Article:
Monday, November 1, 2010

The frost on the pumpkin

Glass pumpkins at the Atlanta Botanical Garden. Lucy Mercer/A Cook and Her Books

The frost on the pumpkin is a phrase that weathermen and old timers toss about this time of year, but I've never been too sure what it means or the origin of the phrase. If I'd been raised in the Midwest, I may have known it - just like Georgians are schooled on Sidney Lanier's poetry ("Out of the hills of Habersham, Down the valleys of Hall"), apparently Indianans are raised on the poetry of James Whitcomb Riley, the "Hoosier Poet."

The poem concerns the turn of the seasons on a mid-19th century Indiana farm. It's in dialect, but the charm of the lines shines through:

WHEN the frost is on the punkin and the fodder's in the shock,
And you hear the kyouck and gobble of the struttin' turkey-cock,
And the clackin' of the guineys, and the cluckin' of the hens,
And the rooster's hallylooyer as he tiptoes on the fence;
O, it's then the time a feller is a-feelin' at his best,        
With the risin' sun to greet him from a night of peaceful rest,
As he leaves the house, bareheaded, and goes out to feed the stock,
When the frost is on the punkin and the fodder's in the shock.
They's something kindo' harty-like about the atmusfere
When the heat of summer's over and the coolin' fall is here— 
Of course we miss the flowers, and the blossoms on the trees,
And the mumble of the hummin'-birds and buzzin' of the bees;
But the air's so appetizin'; and the landscape through the haze
Of a crisp and sunny morning of the airly autumn days
Is a pictur' that no painter has the colorin' to mock— 
When the frost is on the punkin and the fodder's in the shock.
The husky, rusty russel of the tossels of the corn,
And the raspin' of the tangled leaves as golden as the morn;
The stubble in the furries—kindo' lonesome-like, but still
A-preachin' sermuns to us of the barns they growed to fill; 
The strawstack in the medder, and the reaper in the shed;
The hosses in theyr stalls below—the clover overhead!—
O, it sets my hart a-clickin' like the tickin' of a clock,
When the frost is on the punkin and the fodder's in the shock.
Then your apples all is gethered, and the ones a feller keeps 
Is poured around the cellar-floor in red and yaller heaps;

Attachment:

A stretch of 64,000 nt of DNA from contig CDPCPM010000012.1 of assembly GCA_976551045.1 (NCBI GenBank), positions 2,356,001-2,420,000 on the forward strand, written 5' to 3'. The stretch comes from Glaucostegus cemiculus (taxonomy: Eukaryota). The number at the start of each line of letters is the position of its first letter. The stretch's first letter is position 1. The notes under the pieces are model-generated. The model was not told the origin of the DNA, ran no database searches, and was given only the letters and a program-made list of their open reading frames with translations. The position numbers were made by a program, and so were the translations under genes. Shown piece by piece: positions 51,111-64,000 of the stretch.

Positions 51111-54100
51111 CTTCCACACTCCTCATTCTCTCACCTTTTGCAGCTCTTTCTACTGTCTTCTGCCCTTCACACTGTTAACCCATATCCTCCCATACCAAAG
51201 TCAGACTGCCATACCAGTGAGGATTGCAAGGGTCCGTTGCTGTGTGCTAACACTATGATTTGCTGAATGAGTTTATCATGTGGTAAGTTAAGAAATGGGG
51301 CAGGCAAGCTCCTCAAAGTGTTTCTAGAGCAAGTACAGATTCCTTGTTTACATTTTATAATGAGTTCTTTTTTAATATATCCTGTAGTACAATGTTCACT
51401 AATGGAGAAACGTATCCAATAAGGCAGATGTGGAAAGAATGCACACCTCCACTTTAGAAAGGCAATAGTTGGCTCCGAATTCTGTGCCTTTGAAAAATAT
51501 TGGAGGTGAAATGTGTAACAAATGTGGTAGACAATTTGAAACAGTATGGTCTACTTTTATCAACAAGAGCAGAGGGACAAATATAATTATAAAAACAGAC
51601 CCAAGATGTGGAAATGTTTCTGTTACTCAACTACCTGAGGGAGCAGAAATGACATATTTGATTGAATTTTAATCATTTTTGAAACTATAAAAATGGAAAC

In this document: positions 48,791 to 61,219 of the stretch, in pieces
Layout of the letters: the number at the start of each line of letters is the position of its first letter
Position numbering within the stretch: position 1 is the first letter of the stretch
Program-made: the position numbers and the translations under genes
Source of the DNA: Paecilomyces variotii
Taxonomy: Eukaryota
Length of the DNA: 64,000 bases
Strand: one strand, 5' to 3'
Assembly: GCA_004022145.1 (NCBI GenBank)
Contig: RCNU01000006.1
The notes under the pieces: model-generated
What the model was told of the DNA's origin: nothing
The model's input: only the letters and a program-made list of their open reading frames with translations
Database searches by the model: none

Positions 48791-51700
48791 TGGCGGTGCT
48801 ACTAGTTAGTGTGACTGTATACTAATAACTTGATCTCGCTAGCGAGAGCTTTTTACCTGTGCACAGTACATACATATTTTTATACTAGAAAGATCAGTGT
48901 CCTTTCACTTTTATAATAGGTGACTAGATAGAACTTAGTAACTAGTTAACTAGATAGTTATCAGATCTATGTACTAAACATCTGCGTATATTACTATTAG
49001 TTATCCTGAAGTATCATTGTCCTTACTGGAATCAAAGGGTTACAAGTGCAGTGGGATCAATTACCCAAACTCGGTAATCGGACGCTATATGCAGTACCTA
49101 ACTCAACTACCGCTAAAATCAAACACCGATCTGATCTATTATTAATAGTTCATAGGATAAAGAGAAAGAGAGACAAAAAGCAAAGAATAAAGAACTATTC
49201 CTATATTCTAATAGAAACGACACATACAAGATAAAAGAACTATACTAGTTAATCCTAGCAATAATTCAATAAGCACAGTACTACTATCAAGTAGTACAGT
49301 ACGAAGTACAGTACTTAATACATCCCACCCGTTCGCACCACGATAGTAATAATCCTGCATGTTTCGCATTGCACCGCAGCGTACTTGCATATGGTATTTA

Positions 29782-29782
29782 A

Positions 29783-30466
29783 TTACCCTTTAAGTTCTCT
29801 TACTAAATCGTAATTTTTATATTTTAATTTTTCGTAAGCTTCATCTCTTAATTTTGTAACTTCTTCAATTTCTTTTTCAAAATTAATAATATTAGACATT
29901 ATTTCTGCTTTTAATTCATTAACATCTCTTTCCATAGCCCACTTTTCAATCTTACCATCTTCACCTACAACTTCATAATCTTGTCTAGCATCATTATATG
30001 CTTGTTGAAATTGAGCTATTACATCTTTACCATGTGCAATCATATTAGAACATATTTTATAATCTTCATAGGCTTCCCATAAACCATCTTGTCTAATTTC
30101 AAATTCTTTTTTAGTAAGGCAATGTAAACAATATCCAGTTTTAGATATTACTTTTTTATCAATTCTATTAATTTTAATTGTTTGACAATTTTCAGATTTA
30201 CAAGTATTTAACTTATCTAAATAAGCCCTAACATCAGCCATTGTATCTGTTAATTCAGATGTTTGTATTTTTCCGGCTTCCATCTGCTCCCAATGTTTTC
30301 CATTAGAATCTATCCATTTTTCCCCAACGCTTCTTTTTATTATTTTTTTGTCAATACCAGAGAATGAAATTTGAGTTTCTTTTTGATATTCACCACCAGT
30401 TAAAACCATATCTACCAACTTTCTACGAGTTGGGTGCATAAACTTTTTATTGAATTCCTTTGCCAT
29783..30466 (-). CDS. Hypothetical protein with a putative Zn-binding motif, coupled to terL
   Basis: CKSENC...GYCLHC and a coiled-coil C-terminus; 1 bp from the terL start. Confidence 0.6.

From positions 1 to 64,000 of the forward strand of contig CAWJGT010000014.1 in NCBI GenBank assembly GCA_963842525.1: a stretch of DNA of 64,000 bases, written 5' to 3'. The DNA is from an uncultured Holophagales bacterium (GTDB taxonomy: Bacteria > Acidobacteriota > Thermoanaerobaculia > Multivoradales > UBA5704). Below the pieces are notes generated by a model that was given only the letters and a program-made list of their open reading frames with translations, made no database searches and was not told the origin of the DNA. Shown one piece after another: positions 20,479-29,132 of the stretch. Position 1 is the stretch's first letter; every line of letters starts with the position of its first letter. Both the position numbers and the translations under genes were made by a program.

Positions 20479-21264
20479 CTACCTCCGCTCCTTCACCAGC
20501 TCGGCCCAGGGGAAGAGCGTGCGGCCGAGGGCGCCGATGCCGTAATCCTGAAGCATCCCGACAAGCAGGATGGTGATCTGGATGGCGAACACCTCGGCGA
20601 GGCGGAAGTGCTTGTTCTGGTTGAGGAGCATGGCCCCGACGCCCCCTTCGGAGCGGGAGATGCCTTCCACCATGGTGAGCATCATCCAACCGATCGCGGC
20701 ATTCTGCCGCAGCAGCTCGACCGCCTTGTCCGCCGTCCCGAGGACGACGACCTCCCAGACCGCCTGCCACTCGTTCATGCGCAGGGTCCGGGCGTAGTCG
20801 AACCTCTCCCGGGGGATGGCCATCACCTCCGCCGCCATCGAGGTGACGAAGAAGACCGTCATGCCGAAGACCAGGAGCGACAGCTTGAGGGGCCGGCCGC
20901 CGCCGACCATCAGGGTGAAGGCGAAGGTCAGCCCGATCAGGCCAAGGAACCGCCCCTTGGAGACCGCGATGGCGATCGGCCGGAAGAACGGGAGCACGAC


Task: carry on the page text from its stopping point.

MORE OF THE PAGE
And your cider-makin's over, and your wimmern-folks is through
With theyr mince and apple-butter, and theyr souse and sausage too!...
I don't know how to tell it—but ef such a thing could be
As the angels wantin' boardin', and they'd call around on me— 
I'd want to 'commodate 'em—all the whole-indurin' flock—
When the frost is on the punkin and the fodder's in the shock.

With Riley's words as inspiration, I concocted a dessert of spiced pumpkin custard topped with frost, a billowy pillow of meringue.

Pumpkin custards with meringue. Lucy Mercer/A Cook and Her Books

The Frost on the Pumpkin:
Pumpkin Custards with Meringue
Serves 4

1 cup heavy cream

1 egg yolk plus 2 whole eggs, lightly beaten

1/2 cup canned pumpkin puree

2 tablespoons maple syrup

1 tablespoon sugar

1 teaspoon cinnamon

1/2 teaspoon allspice.

1. Preheat oven to 325. Butter four 1/2 cup custard cups. Fill a teakettle with water and heat to boiling.

2. Heat cream in a small, heavy saucepan. Remove from heat and temper the yolks by slowly pouring half of the cream into the egg yolks, whisking all the while. Pour the yolk mixture into the remaining cream. Stir in pumpkin, maple syrup, sugar, cinnamon and allspice. Strain the mixture and pour into custard cups.

3. Set the custard cups in a baking pan. Place pan  in oven and gently pour boiling water from teakettle into pan, halfway up the sides of the cups, being careful not to splash the custards.

4. Bake at 325 for about 40 minutes, or until set. Remove from oven and let cool. These are delicious at this point, but if you want to gild the lily (or Indiana's state flower, the peony!), add a frosting of meringue.

Digging in to a meringue-topped pumpkin custard. Lucy Mercer/A Cook and Her Books


4 egg whites

1/3 teaspoon cream of tartar

7 tablespoons sugar

1/2 teaspoon vanilla extract

Pinch of salt

1. In the very clean bowl of an electric mixer, pour in egg whites and and cream of tartar and whip lightly for a minute. Gradually increase speed of mixer and add sugar one tablespoon at a time until the peaks are stiff and glossy. Stir in vanilla extract and a pinch of salt.

2. Swirl meringues onto pumpkin custards and bake in a preheated 350 degree oven for about 10 minutes or until lightly brown. Serve warm.

A pumpkin from my garden. Lucy Mercer/A Cook and Her Books.

Text & images copyright 2010, Lucy Mercer with the exception of the text of the poem.

"The Frost is on the Punkin" quoted from

The glass pumpkins are from the Cohn-Stone Studios in California and are on display at the Atlanta Botanical Garden. 

The recipes are adapted from the Martha Stewart Cookbook (1995, Clarkson Potter)

1 comment:

Lynn Coulter, online editor, Home Depot Garden Club said...

Lucy, we like your "Frost on the Pumpkin" dish so much, we're pinning it to The Home Depot Garden Club Pinterest board. Thanks for sharing!